France's Macron warns 'Europe could die' in rallying speech

President gives rousing address in Paris amid fears his allies might come third in European election

French President Emmanuel Macron delivering his speech on Europe at Sorbonne University in Paris on Thursday. AFP
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French President Emmanuel Macron on Thursday attempted to instil a sense of urgency in the need to respond to Europe's weakening role on the global stage by calling for a response based on "power, prosperity and humanism" ahead of a tense European election in June.

"We are at a tipping point and Europe could die," Mr Macron told an audience of politicians, ambassadors, government officials, students and think tank members. "It is up to us to make the right choices."

Mr Macron was speaking at Sorbonne University in Paris as he tried to garner a similarly enthusiastic reaction to a landmark speech delivered in 2017. It was widely viewed as visionary due to its call for a common European defence, five years before Russia's full-scale invasion of Ukraine.

In a sweeping speech on Thursday in which he tackled a broad range of issues including European Central Bank reforms and stricter online parental controls, Mr Macron warned Europe had a problem of "rhythm and model".

"The era when Europe bought its energy and fertilisers from Russia, produced in China and delegated its security to the US is over," said Mr Macron.

"The rules of the game have changed and Europe must respond with power, prosperity and humanism."

The fact that Iran is about to obtain the nuclear weapon changes everything
Emmanuel Macron

He highlighted Russia's full-scale invasion of Ukraine in 2022 as the number-one threat to Europe's security. "The fact that has returned to European soil due to a nuclear power changes everything. The fact that Iran is about to obtain the nuclear weapon changes everything," he said.

Europe is fragile but also special, which is why it should survive, said the French President, who is viewed in some quarters as the strongest leader on the continent.

"Being European means defending the idea that a free and rational man comes above all else.

“Europe is not a ticket office in which we agree, in some way, to choose the principles. This is also why we must strengthen our capacity to fight interference and propaganda, particularly during these electoral times."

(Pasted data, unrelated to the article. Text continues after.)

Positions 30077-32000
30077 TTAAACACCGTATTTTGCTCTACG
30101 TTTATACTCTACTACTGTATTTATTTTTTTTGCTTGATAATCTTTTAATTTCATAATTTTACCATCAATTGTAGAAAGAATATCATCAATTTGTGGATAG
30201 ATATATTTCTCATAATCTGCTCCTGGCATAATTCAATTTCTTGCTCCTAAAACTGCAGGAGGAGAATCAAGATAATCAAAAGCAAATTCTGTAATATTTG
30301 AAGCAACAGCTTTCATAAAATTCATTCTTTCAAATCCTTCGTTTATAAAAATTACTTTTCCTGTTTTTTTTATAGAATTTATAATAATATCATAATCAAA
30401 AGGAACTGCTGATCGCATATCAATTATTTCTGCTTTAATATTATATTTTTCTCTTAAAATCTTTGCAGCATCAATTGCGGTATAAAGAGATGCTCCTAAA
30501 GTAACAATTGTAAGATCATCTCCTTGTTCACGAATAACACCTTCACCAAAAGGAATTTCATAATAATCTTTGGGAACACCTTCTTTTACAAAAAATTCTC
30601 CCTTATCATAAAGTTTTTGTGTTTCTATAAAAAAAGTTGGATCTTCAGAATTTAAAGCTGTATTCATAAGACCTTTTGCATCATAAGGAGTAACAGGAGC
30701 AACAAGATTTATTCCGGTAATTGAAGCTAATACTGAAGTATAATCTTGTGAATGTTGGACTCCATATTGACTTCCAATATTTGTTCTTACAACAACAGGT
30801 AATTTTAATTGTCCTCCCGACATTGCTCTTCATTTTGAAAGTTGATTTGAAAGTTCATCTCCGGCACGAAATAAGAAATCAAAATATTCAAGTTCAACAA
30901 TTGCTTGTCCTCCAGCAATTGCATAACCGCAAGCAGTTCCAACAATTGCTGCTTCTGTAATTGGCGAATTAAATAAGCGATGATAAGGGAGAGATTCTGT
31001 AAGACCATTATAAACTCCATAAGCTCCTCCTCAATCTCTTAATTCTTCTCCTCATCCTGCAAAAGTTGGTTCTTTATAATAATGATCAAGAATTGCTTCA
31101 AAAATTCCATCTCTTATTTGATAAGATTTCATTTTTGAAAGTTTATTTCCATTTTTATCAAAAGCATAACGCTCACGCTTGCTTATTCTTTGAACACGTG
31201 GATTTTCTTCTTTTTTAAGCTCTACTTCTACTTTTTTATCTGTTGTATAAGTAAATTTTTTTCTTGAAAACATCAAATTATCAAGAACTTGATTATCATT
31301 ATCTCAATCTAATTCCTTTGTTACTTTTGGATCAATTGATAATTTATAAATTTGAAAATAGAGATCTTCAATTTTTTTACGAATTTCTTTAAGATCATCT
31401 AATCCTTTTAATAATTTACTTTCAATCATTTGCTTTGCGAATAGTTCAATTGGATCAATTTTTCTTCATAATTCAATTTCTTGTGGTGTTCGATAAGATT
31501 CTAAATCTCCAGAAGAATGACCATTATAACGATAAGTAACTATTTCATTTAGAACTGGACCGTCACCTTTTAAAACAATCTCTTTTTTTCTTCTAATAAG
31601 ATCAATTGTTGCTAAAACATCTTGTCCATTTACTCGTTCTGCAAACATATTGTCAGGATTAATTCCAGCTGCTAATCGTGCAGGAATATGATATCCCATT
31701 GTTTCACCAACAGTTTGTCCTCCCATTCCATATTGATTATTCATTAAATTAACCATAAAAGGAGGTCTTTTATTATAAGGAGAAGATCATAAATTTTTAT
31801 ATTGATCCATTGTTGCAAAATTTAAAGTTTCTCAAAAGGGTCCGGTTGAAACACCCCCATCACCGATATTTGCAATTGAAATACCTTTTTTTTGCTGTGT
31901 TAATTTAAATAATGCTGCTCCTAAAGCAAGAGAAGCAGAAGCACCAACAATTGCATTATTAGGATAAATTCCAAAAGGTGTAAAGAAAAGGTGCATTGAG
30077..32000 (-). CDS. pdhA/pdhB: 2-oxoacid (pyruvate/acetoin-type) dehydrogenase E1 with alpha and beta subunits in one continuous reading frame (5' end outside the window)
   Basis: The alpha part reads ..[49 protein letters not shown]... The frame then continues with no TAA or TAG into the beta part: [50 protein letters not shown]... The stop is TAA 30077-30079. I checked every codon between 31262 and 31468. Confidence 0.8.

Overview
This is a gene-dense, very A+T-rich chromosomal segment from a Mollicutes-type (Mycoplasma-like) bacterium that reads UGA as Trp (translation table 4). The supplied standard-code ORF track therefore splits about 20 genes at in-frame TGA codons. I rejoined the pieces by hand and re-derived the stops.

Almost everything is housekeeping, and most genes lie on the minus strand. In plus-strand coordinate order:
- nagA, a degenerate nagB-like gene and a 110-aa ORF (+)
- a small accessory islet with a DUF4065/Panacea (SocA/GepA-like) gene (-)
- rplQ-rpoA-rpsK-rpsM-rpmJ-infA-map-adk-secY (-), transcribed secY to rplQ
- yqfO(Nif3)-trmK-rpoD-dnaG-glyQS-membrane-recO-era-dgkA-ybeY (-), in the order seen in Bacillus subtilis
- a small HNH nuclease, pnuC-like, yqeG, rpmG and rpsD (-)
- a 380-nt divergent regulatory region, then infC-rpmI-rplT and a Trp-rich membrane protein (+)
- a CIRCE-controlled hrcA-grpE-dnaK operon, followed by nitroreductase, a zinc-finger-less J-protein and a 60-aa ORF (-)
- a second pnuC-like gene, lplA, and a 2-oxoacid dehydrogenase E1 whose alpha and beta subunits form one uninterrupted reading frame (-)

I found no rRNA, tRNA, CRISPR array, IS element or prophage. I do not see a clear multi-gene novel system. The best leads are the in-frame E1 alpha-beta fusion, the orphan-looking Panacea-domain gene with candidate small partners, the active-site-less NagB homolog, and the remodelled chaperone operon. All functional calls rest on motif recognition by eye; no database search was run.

Mr Macron accused China and the US of disrespecting international trade rules and called on Europe to rethink its economic model. "The risk is that Europe falls behind," he said, arguing that the bloc must invest more in its defence and green technology. He backed the idea of a European loan to finance military purchases.

The French leader condemned attacks against liberal European democracies, as French security services have become increasingly vocal about their fears of Russian cyberattacks during the coming election. "Our Europe has more and more challenges in its ability to be attractive as a political model," he said.

He called on stronger controls at European borders to stop illegal migration, while also criticising the British model of sending asylum seekers to Rwanda.

"We're creating a geopolitics of cynicism, which betrays our values and will build new dependencies, and which will prove completely ineffective," he said.

Mr Macron's speech was also an attempt to defend his European legacy ahead of the June election as his party struggles in the polls, which show the far-right Eurosceptic Rassemblement National (National Rally) ahead, with more than 30 per cent of the vote.

Valerie Hayer, an MEP with no government experience, backed by Mr Macron, is projected to obtain 17.5 per cent of the vote, while her centre-left colleague at the European Parliament, Raphael Glucksmann, is at 12.5 per cent.

There are fears Ms Hayer could come third in the election, which would further weaken Mr Macron's position after a series of unpopular reforms.

The President's advisers have however denied reports that his speech was aimed at reinvigorating his allies' political campaign in the run-up to the election.

Speaking ahead of the event, they highlighted that it precedes a meeting next month of the EU's 27 leaders, during which they will adopt the bloc's strategic agenda for the next five years.

Mr Macron hopes to "guide and influence this next agenda strategic of the European Union", an adviser said.

In a signal that he aimed to speak to a European audience, not only a French one, Mr Macron's highly anticipated speech was simultaneously translated into English and German. The choice of the Sorbonne University was symbolic, said one of his advisers, who described it as a "place of an intuition" and "a place of results".

Political opponents predictably criticised Mr Macron, with French far-left MEP Manon Aubry highlighting the lack of results of government investment in the green industry.

"Macron took stock of the helpless Europe that he himself created by closing factories, relocating drug production, multiplying free-trade treaties, destroying our public services," she wrote on X, former Twitter.

Ms Aubry is one of many MEPs who criticised Mr Macron for giving his speech on the same day as a plenary session in the European Parliament, meaning several politicians could not attend in person.

The far right did not immediately react to the speech, but RN figurehead Marine Le Pen previously said it would "mobilise" her voters.

She has also said that should Mr Macron suffer "electoral defeat" in June, she would call for Parliament to be dissolved and a new election.

Updated: April 25, 2024, 2:26 PM